Katie is Bush Heritage's Regional Volunteer Coordinator in the West Region
On Thursday the 5th of November, I celebrated International Volunteer Managers Day (IVMD) at a forum hosted by Volunteering WA (VWA) in Perth on Whadjuk Noongar country.
IVMD was founded in 1999 and each year a theme is chosen to celebrate the day. In 2020 'What’s Next?' was the theme and it reflected how much volunteering has changed over the year and the lessons we've learnt. The forum provided a focal point for volunteering leaders to collaborate and consolidate the way we want to move forward post COVID-19.
It was the first face-to-face event run by VWA since COVID and the room was buzzing as everyone caught up, swapped lockdown stories, and discussed how volunteers were transitioning back into their usual roles.
The speakers included:
- Dr Megan Paull, Senior Lecturer at Murdoch University
- Andrea Dinse, Strategic Volunteer Coordinator Communications and Engagement and Jennifer Pidgeon, Manager Strategic Volunteer and Youth Programs, from the Department of Fire and Emergency Services (DFES)
- Antonia Taylor, UWA Guild Volunteering Manager and Jenny Chang, UWA Volunteering and Community Engagement Chair from the University of WA
- Alecia Hancock from Hancock Creative
Megan spoke to us about 'Dealing with the Tricky Bits'. Volunteer Managers have always had to deal with tricky situations, and she reflected that as we make our way through the challenges of 2020, connecting with our volunteer manager peers is a great way to deal with complex circumstances.
I had some fantastic conversations with volunteer managers on my table from the Parks and Wildlife arm of the Department of Biodiversity, Conservation and Attractions, Cahoots who provide camps to children with disabilities, and Mosaic Community Care who provide disability services for the community and are at the beginning of their volunteer management journey.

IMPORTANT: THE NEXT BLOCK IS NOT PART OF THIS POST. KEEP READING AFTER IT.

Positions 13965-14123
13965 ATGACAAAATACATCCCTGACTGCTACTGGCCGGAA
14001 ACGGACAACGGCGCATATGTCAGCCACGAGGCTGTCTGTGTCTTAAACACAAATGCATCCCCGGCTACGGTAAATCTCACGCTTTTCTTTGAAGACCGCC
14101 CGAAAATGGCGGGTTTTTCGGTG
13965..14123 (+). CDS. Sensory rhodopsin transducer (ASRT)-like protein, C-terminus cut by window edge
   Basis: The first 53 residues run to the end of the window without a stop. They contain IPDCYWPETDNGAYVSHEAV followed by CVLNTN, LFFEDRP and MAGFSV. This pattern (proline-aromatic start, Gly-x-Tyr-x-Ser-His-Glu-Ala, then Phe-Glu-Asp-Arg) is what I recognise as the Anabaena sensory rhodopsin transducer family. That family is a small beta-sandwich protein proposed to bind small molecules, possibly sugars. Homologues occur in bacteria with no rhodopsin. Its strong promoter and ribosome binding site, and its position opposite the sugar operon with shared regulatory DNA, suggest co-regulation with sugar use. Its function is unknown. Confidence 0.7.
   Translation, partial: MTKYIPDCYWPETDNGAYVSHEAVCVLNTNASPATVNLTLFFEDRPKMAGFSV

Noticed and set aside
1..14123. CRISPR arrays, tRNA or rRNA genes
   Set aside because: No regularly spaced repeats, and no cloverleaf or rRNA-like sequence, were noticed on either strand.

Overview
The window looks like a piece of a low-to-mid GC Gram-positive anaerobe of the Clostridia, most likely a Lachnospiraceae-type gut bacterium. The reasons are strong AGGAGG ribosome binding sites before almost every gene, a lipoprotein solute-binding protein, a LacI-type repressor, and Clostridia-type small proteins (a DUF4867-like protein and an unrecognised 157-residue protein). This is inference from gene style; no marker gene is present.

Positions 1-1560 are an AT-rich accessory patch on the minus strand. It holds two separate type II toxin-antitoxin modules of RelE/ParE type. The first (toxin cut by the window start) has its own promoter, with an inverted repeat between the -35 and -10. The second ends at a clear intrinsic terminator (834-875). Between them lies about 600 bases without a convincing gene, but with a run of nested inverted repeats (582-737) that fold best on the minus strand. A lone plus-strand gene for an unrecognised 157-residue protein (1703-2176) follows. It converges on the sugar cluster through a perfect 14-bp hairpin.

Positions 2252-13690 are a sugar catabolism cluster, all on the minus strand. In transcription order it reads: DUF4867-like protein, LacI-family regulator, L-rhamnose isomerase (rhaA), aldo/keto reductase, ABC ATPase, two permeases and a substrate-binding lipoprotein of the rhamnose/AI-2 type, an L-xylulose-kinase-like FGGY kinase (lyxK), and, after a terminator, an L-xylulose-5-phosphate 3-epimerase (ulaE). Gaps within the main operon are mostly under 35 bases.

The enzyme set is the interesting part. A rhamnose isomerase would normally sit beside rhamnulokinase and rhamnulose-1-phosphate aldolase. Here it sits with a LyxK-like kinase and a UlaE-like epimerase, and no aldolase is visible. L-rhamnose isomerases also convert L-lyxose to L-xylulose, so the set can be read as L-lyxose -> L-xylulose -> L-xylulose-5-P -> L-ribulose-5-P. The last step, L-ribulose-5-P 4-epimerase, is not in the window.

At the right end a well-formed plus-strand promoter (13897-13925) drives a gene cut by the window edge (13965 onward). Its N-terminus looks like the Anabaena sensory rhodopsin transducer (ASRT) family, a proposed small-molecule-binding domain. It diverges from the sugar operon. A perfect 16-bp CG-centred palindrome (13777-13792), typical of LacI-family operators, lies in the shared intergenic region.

Andrea and Jennifer spoke to us about their new Volunteering Hub, an online space that was created for volunteers across the five volunteer emergency services in WA. They talked about the role that volunteers played in the entire journey of the online Hub, from pre-conception, to its creation and roll out.
Over 320 volunteers were involved in the Working Party across the life of the project and it has now redefined the way that DFES engages and communicates with its 26 000 volunteers. It reminded me of our own Volunteer Advisory Committee (VAC) and how important the voices of volunteers are to volunteer involving organisations. It made me excited to be involved with the VAC at Bush Heritage and to see what they have planned to work on in 2021.
Next up was Antonia and Jenny from the UWA Guild. They spoke about what motivates a young person to volunteer (social connection, passion for the cause, work experience) and the unique considerations that an organisation needs to make when engaging with tertiary students. I was particularly looking forward to this talk as a long-term strategy of the Volunteer Coordination Team at Bush Heritage is to get more young people involved, to be mentored by and learn from our more experienced volunteers.
Last but not least was the very knowledgeable and energetic Alecia. I have heard Alecia speak before and she always provides an amazing insight into social media and how large a role it can play in the success of a not-for-profit. Alecia used to work in the commercial media space but now helps not-for-profits to better use their social media platforms for their causes. She spoke about which social media platforms to use, understanding which platform talks to who, and how to create your organisation's voice. She had some amazing insights into how to successfully reach different demographics just by posting at a particular time of day and on the right day of the week.
Overall, the day was extremely informative and provided ample opportunity to network with my fellow volunteer managers. I caught up with old connections and forged some new ones with organisations I am excited to work with in 2021.